If you have Google Analytics installed on several websites at the same time and you notice that one of them is not registering any data it may be because you have the wrong tracker ID installed. It’s easy to get confused when you have more than one website being tracked under one account at the same time.

The first part of that number, before the dash, could be a five or six digit number. The second number could be a single, double, or triple digit number depending on how many websites are being tracked under your account. The first number is your account number and the second number is the website being tracked.

When you login to your Google Analytics account and click on the account to get a view of all of your websites being tracked, you’ll see each website name and the tracking ID for that account. View Source for one of the web pages on your website and see if the Google Analytics tracking code matches what you see in your Google Analytics account for that website. If not, you have the wrong tracker ID code. It’s an easy fix.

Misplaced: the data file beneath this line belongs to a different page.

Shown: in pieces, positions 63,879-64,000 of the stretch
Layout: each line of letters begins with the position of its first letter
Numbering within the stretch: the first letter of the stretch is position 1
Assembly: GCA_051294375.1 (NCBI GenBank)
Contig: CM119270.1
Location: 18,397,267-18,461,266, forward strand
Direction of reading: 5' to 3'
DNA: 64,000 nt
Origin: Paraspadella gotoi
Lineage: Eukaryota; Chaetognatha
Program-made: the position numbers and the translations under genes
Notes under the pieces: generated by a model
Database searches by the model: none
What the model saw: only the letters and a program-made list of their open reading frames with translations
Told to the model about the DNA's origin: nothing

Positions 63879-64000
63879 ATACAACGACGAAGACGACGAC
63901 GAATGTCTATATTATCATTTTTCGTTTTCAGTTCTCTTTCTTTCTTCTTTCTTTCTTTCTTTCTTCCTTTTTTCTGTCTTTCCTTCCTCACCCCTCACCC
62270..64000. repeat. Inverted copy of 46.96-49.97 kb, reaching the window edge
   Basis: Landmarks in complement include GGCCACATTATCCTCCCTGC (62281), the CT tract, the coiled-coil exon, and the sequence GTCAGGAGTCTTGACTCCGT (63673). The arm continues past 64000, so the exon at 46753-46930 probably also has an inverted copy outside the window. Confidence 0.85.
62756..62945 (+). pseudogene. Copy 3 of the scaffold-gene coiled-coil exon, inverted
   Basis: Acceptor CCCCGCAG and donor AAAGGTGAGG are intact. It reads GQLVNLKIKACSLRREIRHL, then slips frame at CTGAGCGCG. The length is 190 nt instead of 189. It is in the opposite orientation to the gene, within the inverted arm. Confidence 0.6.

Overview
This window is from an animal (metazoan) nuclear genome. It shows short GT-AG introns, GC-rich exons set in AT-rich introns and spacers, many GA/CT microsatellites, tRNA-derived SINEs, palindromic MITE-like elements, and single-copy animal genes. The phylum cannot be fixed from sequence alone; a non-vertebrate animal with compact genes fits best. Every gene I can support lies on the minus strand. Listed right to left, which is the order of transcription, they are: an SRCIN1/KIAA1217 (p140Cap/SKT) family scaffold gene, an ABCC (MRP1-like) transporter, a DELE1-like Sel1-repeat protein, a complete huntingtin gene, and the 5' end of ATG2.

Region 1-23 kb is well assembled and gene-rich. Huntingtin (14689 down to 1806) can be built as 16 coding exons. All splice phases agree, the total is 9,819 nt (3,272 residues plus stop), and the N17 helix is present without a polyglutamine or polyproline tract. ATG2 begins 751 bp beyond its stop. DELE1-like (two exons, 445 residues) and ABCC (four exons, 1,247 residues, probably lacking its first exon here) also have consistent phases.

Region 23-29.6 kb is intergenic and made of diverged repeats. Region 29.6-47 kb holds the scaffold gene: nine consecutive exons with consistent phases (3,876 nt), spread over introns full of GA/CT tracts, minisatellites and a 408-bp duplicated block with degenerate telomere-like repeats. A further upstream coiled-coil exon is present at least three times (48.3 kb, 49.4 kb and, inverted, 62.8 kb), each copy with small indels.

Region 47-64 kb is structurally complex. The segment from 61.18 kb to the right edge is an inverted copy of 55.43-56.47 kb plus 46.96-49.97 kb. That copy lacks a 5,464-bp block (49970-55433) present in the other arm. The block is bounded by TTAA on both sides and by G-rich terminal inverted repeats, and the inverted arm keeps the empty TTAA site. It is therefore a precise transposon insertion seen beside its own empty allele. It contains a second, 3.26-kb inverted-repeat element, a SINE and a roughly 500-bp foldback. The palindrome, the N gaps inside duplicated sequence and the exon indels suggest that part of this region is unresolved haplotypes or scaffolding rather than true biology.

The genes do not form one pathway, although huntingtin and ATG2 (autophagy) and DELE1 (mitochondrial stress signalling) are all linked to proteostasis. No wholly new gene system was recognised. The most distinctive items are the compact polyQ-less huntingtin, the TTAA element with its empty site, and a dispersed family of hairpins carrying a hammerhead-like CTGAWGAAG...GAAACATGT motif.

All you have to do is find the correct tracker ID in your Google Analytics, the one that is associated with the particular website you are viewing. Copy the tracker ID and replace it in the Analytics code you see in your code. You’ll have to do that for each page on your website and re-upload each page using FTP to your server. You should be able to track all your data for that website now.

Premium WordPress Themes – Google Analytics For Flash

Not long ago Google announced that Google Analytics can track Flash applications. That was a great development for Google Analytics, but how many people have actually used the code or the API for tracking their Rich Internet Applications (RIAs)?

If your knowledge of web development is limited to HTML and CSS then you may not know what an RIA is. But that doesn’t mean you couldn’t benefit from developing one.